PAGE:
It's said the clacking of dominoes is the music of the Dominican Republic, but it's been years since the game sounded so good to retiree Fernando Velverde Baez, who lost his hearing because of old age.
"The difference is that you hear the sound even of the air, and the breeze," said Baez. "I hear a little bird, that little bird, that just chirped.”
Baez can hear the birds again because of Stavros Basseas, and a remarkable device from his company Sound World Solutions.
Basseas used two
technologies, common even in the poorest countries, a smartphone that
works with a personal sound amplifier in the ear, connected by
Bluetooth. An app lets users raise or lower the
volume, and adjust treble and bass.
If you are someplace that
doesn't even have cell phone service, you don’t need it, according to Basseas.
At up to $4,000, the tiny, high-tech hearing aids Americans can buy are too expensive for most of the estimated 365 million people worldwide with severe hearing loss.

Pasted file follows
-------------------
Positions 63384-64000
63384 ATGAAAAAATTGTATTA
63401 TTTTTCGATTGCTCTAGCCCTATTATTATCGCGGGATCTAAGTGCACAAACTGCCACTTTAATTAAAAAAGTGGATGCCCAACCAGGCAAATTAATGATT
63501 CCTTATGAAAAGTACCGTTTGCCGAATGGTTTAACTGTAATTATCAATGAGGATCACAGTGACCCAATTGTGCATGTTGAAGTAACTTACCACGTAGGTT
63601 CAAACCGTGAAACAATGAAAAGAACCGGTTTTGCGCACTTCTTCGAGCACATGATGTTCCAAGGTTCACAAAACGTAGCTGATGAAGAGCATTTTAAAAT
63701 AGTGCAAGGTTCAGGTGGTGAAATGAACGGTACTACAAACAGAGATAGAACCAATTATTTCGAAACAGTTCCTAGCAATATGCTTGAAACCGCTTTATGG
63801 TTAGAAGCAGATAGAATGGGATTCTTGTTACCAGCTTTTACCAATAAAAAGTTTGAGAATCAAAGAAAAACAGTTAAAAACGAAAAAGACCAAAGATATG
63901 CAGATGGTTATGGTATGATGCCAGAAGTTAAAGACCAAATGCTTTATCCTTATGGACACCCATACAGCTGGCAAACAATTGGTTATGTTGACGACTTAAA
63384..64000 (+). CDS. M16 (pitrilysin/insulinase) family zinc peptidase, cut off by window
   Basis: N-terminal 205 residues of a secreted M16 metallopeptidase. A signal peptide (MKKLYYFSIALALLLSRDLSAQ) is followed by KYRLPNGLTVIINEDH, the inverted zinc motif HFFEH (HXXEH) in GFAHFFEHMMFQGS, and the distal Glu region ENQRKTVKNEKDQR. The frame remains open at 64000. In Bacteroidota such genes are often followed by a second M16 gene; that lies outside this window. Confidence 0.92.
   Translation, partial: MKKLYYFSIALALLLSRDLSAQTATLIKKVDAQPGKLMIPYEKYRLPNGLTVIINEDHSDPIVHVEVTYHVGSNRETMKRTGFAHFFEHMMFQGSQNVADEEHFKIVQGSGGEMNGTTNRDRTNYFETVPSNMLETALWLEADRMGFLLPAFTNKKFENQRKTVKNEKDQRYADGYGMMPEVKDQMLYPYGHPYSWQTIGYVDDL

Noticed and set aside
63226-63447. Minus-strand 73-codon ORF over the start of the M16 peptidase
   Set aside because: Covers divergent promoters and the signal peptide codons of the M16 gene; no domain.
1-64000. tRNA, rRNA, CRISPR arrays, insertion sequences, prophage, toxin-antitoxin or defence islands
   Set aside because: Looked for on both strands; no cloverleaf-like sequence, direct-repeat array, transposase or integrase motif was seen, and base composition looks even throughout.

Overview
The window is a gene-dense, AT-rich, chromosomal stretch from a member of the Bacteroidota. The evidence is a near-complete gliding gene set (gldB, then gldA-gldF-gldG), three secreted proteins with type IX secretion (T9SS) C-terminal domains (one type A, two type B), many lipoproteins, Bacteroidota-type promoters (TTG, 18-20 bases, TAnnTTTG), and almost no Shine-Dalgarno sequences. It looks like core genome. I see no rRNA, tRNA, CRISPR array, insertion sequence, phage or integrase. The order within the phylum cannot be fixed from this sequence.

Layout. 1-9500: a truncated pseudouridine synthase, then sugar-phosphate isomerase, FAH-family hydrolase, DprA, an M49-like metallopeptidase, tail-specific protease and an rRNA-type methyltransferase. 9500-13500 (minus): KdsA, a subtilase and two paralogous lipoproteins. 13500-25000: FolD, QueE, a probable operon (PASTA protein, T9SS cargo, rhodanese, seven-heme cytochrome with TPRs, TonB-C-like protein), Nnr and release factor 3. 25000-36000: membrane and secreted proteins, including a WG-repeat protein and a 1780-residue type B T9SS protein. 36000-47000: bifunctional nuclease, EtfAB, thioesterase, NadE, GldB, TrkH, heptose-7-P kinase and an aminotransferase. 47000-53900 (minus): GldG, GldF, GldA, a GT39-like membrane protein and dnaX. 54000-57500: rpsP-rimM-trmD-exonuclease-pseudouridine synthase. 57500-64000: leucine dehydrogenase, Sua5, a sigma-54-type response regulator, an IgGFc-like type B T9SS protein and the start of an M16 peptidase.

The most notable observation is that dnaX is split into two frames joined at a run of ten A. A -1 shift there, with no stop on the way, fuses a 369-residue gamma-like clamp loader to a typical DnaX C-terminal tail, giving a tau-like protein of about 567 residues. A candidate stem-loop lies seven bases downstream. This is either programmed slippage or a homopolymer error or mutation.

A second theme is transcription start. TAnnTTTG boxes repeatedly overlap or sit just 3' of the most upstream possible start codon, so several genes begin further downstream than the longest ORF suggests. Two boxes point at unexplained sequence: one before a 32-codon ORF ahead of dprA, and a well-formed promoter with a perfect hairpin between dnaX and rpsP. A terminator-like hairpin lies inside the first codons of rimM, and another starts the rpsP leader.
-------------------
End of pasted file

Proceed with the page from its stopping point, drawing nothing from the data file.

Only seven million hearing
aids were sold last year, and 85 percent of them ended up in
American and European ears.
And give them a price low enough that people can afford it -- between $100 and $300.
The company plans to introduce the device in Africa and South America in the coming months. There may be profits down the road, but the goal for the moment is about helping.
Baez doesn't care if his
hearing aid is a little bulky or looks unfashionable, as long as he can now
hear his wife say one thing. He said, “She would say, ‘I
love you,’ and I wouldn't be able to hear well. Now she can whisper it to me,
and I'll hear her.”
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